NBA G League may jeopardize college basketball’s future


Public Domain

The G League development program offers athletes an alternate route to potentially get to the NBA.

With the recent news of two top-15 high school prospects choosing to forgo college and join the new NBA G League’s development program, questions have emerged about the future of college basketball.

On April 16, Jalen Green, the top prospect in the 2020 high school class, decided to join the G League rather than committing to a college. Shortly thereafter, Isaiah Todd, the 13th best prospect who had previously committed to the University of Michigan, also chose to play in the G League. In prior years, top prospects LaMelo Ball and R.J. Hampton went overseas to Australia for a season instead of pursuing college basketball.

“It’s appealing. We have kids leaving the United States—Texas and California and Georgia—to go around the world to play, and our NBA community has to travel there to scout them. That’s counterintuitive. The NBA is the best development system in the world, and those players shouldn’t have to go somewhere else to develop for a year. They should be in our development system,” said Shareef Abdur-Rahim, the G League president.

The G League development system now offers athletes $500,000 to train and travel the country to play exhibitions. Plus, the G League awards these athletes a $125,000 scholarship to also earn a college degree.

Many questions are now circulating about how this new program may put college basketball in jeopardy. More high school prospects may also choose a route other than college since NCAA athletes are not able to earn money.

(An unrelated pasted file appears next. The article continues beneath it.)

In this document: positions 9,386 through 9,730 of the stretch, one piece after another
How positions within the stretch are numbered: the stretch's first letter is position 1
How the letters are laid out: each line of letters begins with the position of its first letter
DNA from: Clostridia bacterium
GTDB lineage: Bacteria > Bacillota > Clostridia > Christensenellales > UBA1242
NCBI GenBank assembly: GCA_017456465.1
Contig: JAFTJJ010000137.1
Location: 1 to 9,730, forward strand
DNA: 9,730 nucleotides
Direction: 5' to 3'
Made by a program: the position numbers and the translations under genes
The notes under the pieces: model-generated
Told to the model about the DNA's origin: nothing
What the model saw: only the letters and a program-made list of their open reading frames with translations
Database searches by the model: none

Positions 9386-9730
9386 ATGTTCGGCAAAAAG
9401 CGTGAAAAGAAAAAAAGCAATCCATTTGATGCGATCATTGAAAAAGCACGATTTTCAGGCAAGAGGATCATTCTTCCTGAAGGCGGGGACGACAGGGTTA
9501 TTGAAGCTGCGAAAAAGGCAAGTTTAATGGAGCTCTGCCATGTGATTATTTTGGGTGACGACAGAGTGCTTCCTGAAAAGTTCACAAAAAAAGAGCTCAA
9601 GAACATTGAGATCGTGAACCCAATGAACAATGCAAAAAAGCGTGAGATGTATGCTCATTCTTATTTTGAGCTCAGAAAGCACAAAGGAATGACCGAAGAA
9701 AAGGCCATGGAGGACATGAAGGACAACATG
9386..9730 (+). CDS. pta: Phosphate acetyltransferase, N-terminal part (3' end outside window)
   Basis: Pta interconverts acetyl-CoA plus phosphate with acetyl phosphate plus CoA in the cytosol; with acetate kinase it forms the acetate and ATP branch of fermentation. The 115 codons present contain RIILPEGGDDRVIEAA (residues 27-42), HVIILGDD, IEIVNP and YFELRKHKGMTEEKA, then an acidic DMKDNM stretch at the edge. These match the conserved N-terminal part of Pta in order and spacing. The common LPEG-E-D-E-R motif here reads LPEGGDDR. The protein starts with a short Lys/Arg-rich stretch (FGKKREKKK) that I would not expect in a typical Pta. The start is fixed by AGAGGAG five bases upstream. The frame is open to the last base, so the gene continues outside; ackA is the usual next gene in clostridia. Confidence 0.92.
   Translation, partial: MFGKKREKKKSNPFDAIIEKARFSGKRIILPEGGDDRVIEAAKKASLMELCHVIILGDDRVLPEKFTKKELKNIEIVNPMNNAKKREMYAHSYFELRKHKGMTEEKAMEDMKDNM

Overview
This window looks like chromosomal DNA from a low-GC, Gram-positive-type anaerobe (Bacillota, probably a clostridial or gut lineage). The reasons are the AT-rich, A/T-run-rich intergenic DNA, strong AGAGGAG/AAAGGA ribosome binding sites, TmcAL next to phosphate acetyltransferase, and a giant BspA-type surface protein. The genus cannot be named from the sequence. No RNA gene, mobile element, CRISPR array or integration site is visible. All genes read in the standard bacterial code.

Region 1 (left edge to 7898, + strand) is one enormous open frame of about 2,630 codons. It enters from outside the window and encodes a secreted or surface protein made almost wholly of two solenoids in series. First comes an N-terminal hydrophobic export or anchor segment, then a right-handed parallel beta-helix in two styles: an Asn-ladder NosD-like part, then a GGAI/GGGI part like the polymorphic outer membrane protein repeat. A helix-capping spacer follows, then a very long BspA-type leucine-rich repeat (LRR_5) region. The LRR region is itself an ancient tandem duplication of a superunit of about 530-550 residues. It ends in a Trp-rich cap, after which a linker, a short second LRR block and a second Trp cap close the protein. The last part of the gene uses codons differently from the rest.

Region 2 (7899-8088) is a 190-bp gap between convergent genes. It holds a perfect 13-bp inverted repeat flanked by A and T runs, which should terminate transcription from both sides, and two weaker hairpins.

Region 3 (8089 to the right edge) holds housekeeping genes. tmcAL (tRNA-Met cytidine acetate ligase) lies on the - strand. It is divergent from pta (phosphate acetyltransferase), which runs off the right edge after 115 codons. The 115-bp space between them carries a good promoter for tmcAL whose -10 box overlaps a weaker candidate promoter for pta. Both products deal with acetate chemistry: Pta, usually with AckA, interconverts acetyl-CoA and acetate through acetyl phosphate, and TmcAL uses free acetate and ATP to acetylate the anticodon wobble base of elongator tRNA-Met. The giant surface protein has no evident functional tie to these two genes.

“[The NBA] is giving them the opportunity to go to college and [the NBA] will pay for their education, so their education is not sacrificed for the benefits of basketball and they are able to earn a decent salary,” said Stephen A. Smith, an ESPN analyst.

Will the new G League program affect college basketball?


Sorry, there was an error loading this poll.

Others are not as concerned. They believe attending college is a unique experience that players who choose the G League will miss.

“The stage of collegiate basketball is major. Playing on national TV and having an alumni base to support you going forward. There are a lot of positives to playing collegiate sports,” said Jalen Rose, a former college and professional basketball player.

For every one of the top recruits who chooses to bypass college or only stay one year as a collegiate athlete, there is a late bloomer who developed in college for multiple years before finding the spotlight. Obi Toppin, the National College Basketball Player of the Year, was unranked out of high school and was in his junior year at the University of Dayton when he won the award.

Only time will tell how the new G League and college basketball programs will fare going forward.